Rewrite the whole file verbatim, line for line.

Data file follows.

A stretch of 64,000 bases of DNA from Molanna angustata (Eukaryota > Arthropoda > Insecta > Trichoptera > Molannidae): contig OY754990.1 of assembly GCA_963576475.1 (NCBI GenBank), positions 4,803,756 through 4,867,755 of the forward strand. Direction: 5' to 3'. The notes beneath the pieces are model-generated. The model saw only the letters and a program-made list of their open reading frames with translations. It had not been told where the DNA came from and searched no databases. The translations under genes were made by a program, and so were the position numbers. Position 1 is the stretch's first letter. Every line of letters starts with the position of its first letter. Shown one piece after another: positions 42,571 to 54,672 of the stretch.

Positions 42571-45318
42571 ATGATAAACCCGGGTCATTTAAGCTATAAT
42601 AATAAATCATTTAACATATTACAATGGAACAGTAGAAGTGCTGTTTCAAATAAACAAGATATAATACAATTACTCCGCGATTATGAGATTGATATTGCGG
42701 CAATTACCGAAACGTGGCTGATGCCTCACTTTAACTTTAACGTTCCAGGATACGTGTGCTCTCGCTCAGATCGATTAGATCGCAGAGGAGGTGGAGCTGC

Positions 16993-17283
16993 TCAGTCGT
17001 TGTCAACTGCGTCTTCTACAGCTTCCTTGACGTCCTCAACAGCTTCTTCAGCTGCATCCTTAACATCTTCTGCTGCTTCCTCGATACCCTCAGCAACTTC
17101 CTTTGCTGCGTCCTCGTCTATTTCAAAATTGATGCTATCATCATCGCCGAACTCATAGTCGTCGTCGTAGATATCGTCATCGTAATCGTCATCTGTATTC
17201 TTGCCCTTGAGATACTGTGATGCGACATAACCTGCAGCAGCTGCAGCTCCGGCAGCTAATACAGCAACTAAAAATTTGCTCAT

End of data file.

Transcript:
A stretch of 64,000 bases of DNA from Molanna angustata (Eukaryota > Arthropoda > Insecta > Trichoptera > Molannidae): contig OY754990.1 of assembly GCA_963576475.1 (NCBI GenBank), positions 4,803,756 through 4,867,755 of the forward strand. Direction: 5' to 3'. The notes beneath the pieces are model-generated. The model saw only the letters and a program-made list of their open reading frames with translations. It had not been told where the DNA came from and searched no databases. The translations under genes were made by a program, and so were the position numbers. Position 1 is the stretch's first letter. Every line of letters starts with the position of its first letter. Shown one piece after another: positions 42,571 to 54,672 of the stretch.

Positions 42571-45318
42571 ATGATAAACCCGGGTCATTTAAGCTATAAT
42601 AATAAATCATTTAACATATTACAATGGAACAGTAGAAGTGCTGTTTCAAATAAACAAGATATAATACAATTACTCCGCGATTATGAGATTGATATTGCGG
42701 CAATTACCGAAACGTGGCTGATGCCTCACTTTAACTTTAACGTTCCAGGATACGTGTGCTCTCGCTCAGATCGATTAGATCGCAGAGGAGGTGGAGCTGC

Positions 16993-17283
16993 TCAGTCGT
17001 TGTCAACTGCGTCTTCTACAGCTTCCTTGACGTCCTCAACAGCTTCTTCAGCTGCATCCTTAACATCTTCTGCTGCTTCCTCGATACCCTCAGCAACTTC
17101 CTTTGCTGCGTCCTCGTCTATTTCAAAATTGATGCTATCATCATCGCCGAACTCATAGTCGTCGTCGTAGATATCGTCATCGTAATCGTCATCTGTATTC
17201 TTGCCCTTGAGATACTGTGATGCGACATAACCTGCAGCAGCTGCAGCTCCGGCAGCTAATACAGCAACTAAAAATTTGCTCAT